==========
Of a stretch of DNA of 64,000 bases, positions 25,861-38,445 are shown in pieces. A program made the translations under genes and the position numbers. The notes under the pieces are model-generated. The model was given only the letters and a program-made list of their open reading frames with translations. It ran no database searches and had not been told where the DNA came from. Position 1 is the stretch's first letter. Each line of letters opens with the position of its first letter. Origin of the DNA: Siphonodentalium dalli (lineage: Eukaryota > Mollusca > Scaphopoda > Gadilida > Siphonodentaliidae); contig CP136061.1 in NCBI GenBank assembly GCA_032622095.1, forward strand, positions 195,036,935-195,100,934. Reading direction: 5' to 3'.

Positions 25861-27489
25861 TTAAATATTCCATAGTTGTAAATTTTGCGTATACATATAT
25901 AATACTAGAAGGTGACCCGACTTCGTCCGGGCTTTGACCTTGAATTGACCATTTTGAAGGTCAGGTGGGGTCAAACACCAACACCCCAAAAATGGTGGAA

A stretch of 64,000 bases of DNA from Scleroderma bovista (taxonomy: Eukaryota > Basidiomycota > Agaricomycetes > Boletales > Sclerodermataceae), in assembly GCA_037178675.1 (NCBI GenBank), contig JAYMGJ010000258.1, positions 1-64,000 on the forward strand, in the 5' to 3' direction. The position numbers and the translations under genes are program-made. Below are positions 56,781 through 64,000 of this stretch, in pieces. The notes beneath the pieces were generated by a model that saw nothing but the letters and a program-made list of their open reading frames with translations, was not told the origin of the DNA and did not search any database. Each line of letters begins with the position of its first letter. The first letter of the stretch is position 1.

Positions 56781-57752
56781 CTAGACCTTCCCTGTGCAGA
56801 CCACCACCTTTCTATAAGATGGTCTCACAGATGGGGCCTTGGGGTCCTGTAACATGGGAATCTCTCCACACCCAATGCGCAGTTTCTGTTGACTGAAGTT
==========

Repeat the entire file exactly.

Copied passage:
Of a stretch of DNA of 64,000 bases, positions 25,861-38,445 are shown in pieces. A program made the translations under genes and the position numbers. The notes under the pieces are model-generated. The model was given only the letters and a program-made list of their open reading frames with translations. It ran no database searches and had not been told where the DNA came from. Position 1 is the stretch's first letter. Each line of letters opens with the position of its first letter. Origin of the DNA: Siphonodentalium dalli (lineage: Eukaryota > Mollusca > Scaphopoda > Gadilida > Siphonodentaliidae); contig CP136061.1 in NCBI GenBank assembly GCA_032622095.1, forward strand, positions 195,036,935-195,100,934. Reading direction: 5' to 3'.

Positions 25861-27489
25861 TTAAATATTCCATAGTTGTAAATTTTGCGTATACATATAT
25901 AATACTAGAAGGTGACCCGACTTCGTCCGGGCTTTGACCTTGAATTGACCATTTTGAAGGTCAGGTGGGGTCAAACACCAACACCCCAAAAATGGTGGAA

A stretch of 64,000 bases of DNA from Scleroderma bovista (taxonomy: Eukaryota > Basidiomycota > Agaricomycetes > Boletales > Sclerodermataceae), in assembly GCA_037178675.1 (NCBI GenBank), contig JAYMGJ010000258.1, positions 1-64,000 on the forward strand, in the 5' to 3' direction. The position numbers and the translations under genes are program-made. Below are positions 56,781 through 64,000 of this stretch, in pieces. The notes beneath the pieces were generated by a model that saw nothing but the letters and a program-made list of their open reading frames with translations, was not told the origin of the DNA and did not search any database. Each line of letters begins with the position of its first letter. The first letter of the stretch is position 1.

Positions 56781-57752
56781 CTAGACCTTCCCTGTGCAGA
56801 CCACCACCTTTCTATAAGATGGTCTCACAGATGGGGCCTTGGGGTCCTGTAACATGGGAATCTCTCCACACCCAATGCGCAGTTTCTGTTGACTGAAGTT